• Create BookmarkCreate Bookmark
  • Create Note or TagCreate Note or Tag
  • PrintPrint

Censorship

The first topic I shall look at is that of censorship: The deliberate exclusion of material that would warrant inclusion on purely informative, artistic, or gameplay grounds. The libertarian viewpoint is that all censorship is bad; everyone has a right to free speech, whatever they want to say and to whomever they want to say it. The common-sense interpretation of this is that there are certain conditions where what is said can be profoundly damaging (thus the libel laws) or dangerous (shouting “fire!” in a crowded theater[2]), and in these situations free speech takes second place to some greater right. Otherwise, people can say what they want[3].

[2] This assumes that there isn't a fire in the theater, of course, or that the shout doesn't come from an actor delivering a line in character on the stage.

[3] A third point of view is that free speech is not an issue: A virtual world is a place of business, and therefore its proprietors can legitimately refuse entry to people whose business they don't (or no longer) want. Players like to refer to this as the “fascist” approach.

There are still exceptions, though. Elizabeth Reid argues in a paper[4] about the ethics she employed when undertaking her research into virtual worlds that she should perhaps have self-censored some of the details that were given to her, even though they were provided willingly by people in the knowledge and expectation that they would be published. Her reasons for this are that her discussion of JennyMUSH provoked such interest among social scientists that they descended on it en masse to study the community; needless to say, this put it under such pressure that it almost fell apart. Legally—and ethically, as far as the players were concerned—Reid had every right to publish the details she did. Nevertheless, in retrospect she wished she had made every quotation anonymous (even if that meant being unable to use some of them) because then people wouldn't have been able to find JennyMUSH so easily and their sheer number wouldn't therefore have impacted upon it.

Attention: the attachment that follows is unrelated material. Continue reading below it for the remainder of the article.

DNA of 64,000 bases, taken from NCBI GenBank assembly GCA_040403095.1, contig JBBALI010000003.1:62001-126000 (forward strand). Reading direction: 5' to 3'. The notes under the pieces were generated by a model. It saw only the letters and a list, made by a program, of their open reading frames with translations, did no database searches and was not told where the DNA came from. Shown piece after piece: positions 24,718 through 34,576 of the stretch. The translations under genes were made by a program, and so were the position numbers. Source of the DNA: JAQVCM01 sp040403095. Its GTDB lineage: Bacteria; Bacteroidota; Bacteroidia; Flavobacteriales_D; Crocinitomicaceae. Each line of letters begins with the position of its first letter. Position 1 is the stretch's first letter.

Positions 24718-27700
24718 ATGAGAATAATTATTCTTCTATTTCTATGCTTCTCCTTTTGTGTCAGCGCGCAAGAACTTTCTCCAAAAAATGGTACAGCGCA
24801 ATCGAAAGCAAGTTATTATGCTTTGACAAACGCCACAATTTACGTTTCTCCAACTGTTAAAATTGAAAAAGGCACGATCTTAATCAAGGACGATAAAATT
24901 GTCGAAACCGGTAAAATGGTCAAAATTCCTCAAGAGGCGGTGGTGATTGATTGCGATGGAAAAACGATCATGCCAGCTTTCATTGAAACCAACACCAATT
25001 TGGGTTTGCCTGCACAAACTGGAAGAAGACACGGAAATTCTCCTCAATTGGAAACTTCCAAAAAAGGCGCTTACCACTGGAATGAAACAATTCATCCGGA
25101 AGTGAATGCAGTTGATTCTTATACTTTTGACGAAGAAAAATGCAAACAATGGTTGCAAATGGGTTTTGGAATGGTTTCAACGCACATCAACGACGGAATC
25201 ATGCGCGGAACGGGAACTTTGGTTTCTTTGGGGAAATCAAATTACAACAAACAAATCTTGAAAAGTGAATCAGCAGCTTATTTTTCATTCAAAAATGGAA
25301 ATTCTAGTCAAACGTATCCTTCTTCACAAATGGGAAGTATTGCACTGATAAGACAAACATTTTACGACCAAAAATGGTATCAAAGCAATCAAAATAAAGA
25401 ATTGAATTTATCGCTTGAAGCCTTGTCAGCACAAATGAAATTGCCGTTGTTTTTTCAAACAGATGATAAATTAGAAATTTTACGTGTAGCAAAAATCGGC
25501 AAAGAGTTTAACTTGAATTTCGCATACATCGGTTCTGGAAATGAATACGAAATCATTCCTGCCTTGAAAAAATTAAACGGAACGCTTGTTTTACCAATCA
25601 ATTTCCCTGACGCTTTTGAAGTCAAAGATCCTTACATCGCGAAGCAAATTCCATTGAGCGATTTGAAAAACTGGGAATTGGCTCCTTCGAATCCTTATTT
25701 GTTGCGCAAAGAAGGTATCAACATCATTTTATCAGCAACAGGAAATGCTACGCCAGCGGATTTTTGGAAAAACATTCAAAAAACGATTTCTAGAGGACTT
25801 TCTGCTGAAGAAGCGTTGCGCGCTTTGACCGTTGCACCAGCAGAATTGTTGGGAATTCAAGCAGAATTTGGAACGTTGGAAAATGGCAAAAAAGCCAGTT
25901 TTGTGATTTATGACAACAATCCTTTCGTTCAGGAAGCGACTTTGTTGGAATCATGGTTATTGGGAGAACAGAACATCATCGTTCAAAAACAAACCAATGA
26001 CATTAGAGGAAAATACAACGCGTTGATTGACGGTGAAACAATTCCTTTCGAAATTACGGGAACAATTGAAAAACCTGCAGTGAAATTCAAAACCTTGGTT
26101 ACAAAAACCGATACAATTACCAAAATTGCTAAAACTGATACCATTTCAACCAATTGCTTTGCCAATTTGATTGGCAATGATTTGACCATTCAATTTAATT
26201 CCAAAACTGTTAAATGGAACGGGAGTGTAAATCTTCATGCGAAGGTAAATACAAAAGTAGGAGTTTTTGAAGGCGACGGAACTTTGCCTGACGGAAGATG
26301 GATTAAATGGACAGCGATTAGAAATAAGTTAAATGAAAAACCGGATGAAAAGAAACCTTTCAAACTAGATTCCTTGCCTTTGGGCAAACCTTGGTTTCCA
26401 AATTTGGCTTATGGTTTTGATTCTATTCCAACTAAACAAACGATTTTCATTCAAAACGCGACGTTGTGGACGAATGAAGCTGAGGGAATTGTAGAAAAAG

[4] Elizabeth Reid, Informed Consent in the Study of Online Communities: A Reflection on the Effects of Computer-Mediated Social Research. New York, The Information Society Vol. 12 (2), Taylor & Francis, 1996. http://venus.soci.niu.edu/~jthomas/ethics/tis/go.libby.


PREVIEW

                                                                          

Not a subscriber?

Start A Free Trial


  
  • Creative Edge
  • Create BookmarkCreate Bookmark
  • Create Note or TagCreate Note or Tag
  • PrintPrint